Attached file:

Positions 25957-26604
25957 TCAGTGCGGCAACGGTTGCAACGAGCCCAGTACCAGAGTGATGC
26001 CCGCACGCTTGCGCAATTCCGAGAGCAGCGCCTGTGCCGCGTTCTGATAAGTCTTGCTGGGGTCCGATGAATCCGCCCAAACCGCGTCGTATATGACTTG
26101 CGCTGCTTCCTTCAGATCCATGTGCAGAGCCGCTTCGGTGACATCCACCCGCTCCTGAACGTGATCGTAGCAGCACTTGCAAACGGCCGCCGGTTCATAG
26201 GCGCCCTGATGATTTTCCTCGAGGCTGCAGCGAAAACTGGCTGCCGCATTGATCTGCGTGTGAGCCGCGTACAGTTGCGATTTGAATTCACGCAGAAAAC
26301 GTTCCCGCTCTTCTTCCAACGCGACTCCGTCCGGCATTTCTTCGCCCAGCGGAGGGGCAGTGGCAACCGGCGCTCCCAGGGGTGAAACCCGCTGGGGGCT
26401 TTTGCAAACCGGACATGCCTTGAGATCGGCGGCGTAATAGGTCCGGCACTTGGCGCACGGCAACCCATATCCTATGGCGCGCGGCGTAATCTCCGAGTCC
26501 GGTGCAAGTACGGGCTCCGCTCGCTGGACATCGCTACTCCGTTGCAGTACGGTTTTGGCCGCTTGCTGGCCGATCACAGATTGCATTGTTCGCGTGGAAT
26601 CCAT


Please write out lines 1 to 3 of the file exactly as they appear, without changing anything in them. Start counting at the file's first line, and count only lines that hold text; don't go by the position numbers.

Positions 25957-26604
25957 TCAGTGCGGCAACGGTTGCAACGAGCCCAGTACCAGAGTGATGC
26001 CCGCACGCTTGCGCAATTCCGAGAGCAGCGCCTGTGCCGCGTTCTGATAAGTCTTGCTGGGGTCCGATGAATCCGCCCAAACCGCGTCGTATATGACTTG